Serum proteins neutralize the toxic effect of lysophosphatidyl choline

Manabu Mochizuki, J. Samuel Zigler, Paul Russell, Igal Gery

Research output: Contribution to journalArticlepeer-review

18 Scopus citations


Lysophosphatidyl choline (LPC), which has been shown to be toxic to the lens in organ culture, is markedly elevated in uveitic eyes. These findings have led to the suggestion that LPC is an initiator of cataractogenesis in uveitis. We report here that a factor not considered by previous investigators, i.e. the presence of serum proteins, can modulate LPC toxicity in vitro. First, the toxicity of LPC to lens epithelial cells or to whole lens in organ culture was effectively neutralized by addition of serum or serum albumin to the test cultures, thus suggesting that the potential toxicity of the increased LPC in the uveitic eye might be neutralized by the concomitant increase in serum protein. Secondly, the susceptibility to LPC toxicity of lens epithelial cells was no greater than that of lymphocytes which are normally exposed to LPC levels higher than those in the uveitic eye.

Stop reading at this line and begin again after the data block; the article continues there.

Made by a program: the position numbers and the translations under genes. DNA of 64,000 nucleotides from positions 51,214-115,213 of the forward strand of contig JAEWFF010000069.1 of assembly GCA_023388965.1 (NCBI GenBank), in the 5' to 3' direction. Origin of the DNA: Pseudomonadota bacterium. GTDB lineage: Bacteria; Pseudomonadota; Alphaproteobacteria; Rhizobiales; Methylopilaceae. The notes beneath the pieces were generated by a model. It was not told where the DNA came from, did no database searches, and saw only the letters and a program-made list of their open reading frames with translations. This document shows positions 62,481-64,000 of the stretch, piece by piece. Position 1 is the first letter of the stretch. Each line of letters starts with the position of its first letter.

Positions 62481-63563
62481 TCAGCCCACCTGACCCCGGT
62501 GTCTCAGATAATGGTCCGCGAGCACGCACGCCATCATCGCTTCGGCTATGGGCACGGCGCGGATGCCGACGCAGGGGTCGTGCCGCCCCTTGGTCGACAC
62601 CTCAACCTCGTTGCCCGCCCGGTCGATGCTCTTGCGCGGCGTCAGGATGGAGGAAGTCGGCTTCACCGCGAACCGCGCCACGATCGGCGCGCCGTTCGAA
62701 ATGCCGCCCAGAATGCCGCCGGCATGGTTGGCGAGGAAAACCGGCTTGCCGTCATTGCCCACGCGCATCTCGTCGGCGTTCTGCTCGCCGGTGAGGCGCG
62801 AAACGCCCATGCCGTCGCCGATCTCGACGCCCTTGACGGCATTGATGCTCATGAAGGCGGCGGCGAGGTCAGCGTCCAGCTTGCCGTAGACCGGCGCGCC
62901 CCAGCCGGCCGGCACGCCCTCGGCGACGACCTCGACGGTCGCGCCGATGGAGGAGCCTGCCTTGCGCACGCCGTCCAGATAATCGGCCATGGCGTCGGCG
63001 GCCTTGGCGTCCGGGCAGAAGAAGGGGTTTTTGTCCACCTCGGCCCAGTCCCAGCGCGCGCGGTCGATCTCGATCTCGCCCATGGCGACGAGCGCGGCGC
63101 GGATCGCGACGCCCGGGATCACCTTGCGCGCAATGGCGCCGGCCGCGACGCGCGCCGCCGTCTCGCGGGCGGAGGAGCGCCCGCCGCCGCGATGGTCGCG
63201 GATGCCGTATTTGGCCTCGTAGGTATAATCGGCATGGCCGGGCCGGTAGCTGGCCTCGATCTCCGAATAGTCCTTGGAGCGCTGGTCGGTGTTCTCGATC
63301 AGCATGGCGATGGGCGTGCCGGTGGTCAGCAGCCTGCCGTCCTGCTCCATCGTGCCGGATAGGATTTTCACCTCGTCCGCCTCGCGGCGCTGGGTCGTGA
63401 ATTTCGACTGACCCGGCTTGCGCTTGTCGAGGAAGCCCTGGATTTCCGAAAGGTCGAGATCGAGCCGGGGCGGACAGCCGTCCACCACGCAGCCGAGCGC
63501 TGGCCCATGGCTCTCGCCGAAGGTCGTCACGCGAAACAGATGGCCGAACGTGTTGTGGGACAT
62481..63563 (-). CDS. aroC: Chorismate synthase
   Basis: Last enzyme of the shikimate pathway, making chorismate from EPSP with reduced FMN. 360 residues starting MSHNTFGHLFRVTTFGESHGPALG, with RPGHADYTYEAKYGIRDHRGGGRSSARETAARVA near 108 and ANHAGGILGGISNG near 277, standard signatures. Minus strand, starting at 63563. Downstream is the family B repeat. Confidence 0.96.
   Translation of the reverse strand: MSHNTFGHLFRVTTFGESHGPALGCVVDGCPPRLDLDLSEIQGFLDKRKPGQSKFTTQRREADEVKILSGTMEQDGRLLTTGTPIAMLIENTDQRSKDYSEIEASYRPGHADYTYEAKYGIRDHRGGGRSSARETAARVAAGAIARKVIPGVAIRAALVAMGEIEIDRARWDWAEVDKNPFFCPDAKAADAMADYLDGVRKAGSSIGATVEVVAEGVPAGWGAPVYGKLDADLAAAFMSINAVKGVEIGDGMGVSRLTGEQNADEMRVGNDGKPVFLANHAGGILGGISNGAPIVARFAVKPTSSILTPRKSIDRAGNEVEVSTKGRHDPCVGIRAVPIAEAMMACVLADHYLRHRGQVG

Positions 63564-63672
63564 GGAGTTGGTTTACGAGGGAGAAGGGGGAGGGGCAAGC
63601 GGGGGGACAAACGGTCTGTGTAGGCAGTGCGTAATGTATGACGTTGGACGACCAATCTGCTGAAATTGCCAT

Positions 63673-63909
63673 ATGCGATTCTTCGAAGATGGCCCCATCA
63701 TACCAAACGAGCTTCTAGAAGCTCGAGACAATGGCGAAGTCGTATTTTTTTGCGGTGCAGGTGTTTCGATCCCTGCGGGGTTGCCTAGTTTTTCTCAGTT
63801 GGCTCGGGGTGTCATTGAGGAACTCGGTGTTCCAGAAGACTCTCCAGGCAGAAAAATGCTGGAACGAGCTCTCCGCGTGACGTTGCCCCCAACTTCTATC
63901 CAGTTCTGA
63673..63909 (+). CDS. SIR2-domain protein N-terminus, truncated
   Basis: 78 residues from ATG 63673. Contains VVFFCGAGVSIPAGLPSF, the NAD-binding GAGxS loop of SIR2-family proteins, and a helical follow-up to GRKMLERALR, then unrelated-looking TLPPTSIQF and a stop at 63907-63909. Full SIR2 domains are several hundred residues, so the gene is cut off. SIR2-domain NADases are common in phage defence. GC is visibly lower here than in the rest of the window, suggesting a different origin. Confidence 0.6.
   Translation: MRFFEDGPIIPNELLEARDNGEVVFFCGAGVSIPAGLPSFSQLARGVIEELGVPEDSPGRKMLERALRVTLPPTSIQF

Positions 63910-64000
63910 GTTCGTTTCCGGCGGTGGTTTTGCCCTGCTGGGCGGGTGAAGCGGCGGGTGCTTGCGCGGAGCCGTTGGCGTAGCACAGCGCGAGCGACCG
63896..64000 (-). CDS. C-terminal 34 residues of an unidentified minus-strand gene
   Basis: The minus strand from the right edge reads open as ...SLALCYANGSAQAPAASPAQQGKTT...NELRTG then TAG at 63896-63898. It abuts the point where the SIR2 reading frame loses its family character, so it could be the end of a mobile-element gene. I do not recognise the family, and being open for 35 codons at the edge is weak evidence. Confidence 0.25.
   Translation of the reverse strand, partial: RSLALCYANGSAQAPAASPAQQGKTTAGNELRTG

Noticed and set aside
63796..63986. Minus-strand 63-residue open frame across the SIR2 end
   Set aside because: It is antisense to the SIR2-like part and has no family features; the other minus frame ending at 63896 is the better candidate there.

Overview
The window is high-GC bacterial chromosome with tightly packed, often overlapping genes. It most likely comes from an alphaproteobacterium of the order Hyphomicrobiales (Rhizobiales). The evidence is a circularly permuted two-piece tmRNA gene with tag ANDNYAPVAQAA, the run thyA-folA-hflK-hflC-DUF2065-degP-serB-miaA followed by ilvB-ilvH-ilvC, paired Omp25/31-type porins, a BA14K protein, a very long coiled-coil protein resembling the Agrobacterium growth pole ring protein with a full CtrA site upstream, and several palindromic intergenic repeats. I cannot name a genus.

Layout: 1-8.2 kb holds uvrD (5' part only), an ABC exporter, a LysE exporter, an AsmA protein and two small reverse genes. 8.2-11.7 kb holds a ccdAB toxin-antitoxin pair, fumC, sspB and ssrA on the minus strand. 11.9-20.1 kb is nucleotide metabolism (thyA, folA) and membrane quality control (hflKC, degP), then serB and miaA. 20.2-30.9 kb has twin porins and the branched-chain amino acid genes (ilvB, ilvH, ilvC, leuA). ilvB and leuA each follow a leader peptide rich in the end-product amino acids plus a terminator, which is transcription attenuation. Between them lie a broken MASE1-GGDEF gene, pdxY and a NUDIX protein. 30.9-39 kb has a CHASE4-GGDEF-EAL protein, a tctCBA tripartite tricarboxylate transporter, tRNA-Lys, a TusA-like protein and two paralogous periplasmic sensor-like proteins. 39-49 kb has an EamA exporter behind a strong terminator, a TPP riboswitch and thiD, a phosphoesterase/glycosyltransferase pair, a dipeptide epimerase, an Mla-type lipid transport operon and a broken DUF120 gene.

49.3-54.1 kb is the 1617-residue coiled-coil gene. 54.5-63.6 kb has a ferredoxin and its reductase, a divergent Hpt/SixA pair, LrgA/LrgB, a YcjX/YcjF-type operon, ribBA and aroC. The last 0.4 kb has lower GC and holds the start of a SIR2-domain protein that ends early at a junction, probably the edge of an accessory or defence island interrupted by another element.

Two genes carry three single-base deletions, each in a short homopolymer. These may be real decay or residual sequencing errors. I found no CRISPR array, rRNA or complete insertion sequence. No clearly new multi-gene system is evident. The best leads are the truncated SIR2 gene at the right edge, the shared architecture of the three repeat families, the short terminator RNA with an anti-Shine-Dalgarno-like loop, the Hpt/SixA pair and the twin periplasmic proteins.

Original languageEnglish (US)
Pages (from-to)621-624
Number of pages4
JournalCurrent Eye Research
Issue number9
StatePublished - 1982

ASJC Scopus subject areas

  • Ophthalmology
  • Sensory Systems
  • Cellular and Molecular Neuroscience


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